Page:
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2:22 | The Lowry

2:22 is both a ghost story and a drama, steeped in bold-red scares and subtle, familial confrontations. It is a tale filled with friction, failing relationships, and the conflict between knowledge and belief.

The parents of a young baby host a dinner party in their new home, accompanied by an old friend, Lauren, and her current boyfriend, Ben. The mother, Jenny, played by Louisa Lytton, is convinced that a ghostly presence haunts their child at the same time each night – 2:22. Frustrated by the arguments of her patronising husband, Sam, played by Nathaniel Curtis, she persuades the dinner party to stay up until 2:22 to know for certain whether or not the house is haunted, and by good or evil forces. 

Louisa Lytton is convincing and sympathetic as the exhausted Jenny, fighting against the uncompromising wall of her husband’s cold arguments. But, it was Ben, played by Joe Absolom, who stood out as the most engaging character. He is the vein of comedic relief in the play, and a trusting voice in antagonism to Sam’s aggressive disbelief. Absolom’s delivery was light and funny, facing off against the insufferable Sam with regaling stories and a charming bluntness. 

The show’s jump-scares are created entirely through the lighting (by Lucy Carter) and sound design (by Ian Dickinson). The loud sound effects are effectively disruptive and disturbing, and the lighting – maintaining an illusion of reality with the occasional burst of vibrant red – eerily illuminates the amalgamated set. Anna Fleischle’s domestic set is a mesh of modernity in conjunction with dilapidation (bare brick walls and unfinished paint jobs shine through the newly renovated kitchen), an interesting backdrop for the conflict between science and belief that the play discusses. 

The design elements were the cogs that moved together to create 2:22 ’s eery atmosphere, while the face of the clock - the script itself – struggles a little to tick in time. The jump-scares are not very well integrated into the play’s drama, which is more conversational and relationship-oriented. The frights become repetitive after a while; with a better grounding in the story, perhaps they would have been more varied and shocking. The ending also felt rushed and incomplete in comparison to the rest of the play. The audience – the ghostly survivors - are gravely instructed to reveal nothing about the ending; of course, it would be dangerous to disobey. But, while the ending was satisfying in its immediacy, it dissolved into frustration after the impact was over.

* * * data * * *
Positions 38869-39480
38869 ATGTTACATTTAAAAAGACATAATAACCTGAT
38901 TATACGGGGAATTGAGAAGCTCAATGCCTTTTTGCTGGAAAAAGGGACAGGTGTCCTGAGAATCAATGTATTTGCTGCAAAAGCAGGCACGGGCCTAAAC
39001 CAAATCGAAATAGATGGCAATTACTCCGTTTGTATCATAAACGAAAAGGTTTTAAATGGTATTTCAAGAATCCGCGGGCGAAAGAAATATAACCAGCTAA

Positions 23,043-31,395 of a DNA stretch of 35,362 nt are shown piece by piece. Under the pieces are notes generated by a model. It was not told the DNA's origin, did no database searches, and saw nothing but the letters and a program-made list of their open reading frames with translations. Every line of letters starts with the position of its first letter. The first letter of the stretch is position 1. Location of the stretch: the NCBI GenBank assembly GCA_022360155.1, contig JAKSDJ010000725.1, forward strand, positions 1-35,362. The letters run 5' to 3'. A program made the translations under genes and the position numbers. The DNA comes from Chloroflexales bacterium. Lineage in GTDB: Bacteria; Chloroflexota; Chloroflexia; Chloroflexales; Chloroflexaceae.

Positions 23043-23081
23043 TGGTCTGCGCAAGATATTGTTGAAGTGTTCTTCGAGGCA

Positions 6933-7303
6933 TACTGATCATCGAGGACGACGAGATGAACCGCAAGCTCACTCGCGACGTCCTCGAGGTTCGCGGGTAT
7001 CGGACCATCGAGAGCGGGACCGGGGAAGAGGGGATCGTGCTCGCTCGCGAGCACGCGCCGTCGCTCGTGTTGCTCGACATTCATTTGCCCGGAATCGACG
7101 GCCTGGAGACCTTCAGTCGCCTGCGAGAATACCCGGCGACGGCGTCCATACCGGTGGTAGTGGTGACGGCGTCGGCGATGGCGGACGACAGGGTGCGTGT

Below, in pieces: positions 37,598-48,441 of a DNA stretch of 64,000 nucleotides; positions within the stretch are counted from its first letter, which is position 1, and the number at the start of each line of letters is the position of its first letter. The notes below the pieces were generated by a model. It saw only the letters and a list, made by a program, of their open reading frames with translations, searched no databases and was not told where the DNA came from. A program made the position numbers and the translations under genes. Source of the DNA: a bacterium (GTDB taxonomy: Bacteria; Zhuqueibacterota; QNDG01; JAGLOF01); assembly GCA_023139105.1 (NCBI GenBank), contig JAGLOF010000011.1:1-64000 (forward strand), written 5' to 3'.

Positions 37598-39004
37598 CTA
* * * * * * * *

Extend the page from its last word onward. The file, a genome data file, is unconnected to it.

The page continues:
It is also a little frustrating that in the play’s central conflict, between Sam and Jenny and science against belief, one side is immeasurably more persuasive due to the character embodying the argument. It was difficult to empathise with Sam – even though his viewpoint was the most logical and probably the most widely accepted – because of the unlikability of his character. This places the conflict in a less morally ambiguous state than could have been achieved with different characterisation. 

2:22 A Ghost Story is a multi-faceted web. It is well crafted, creepy, and intriguing, with (mostly) engaging characters and a conflict that differs from the stereotypes of the horror genre. It is bound up in relationships, family, and friendships, and is filled with painful confrontations and unexpectedly funny, endearing moments. If the web was more complete, with a greater focus on building an atmosphere outside the constructions of lighting and sound design, then the play would have been even more ghostly and gripping. 2:22 A Ghost Story is at The Lowry until Saturday 4th November – the perfect spooky season for a ghostly outing – before continuing on its UK tour until June 2024. For more information and tickets, you can follow the link here.


AD | gifted tickets in return for an honest review


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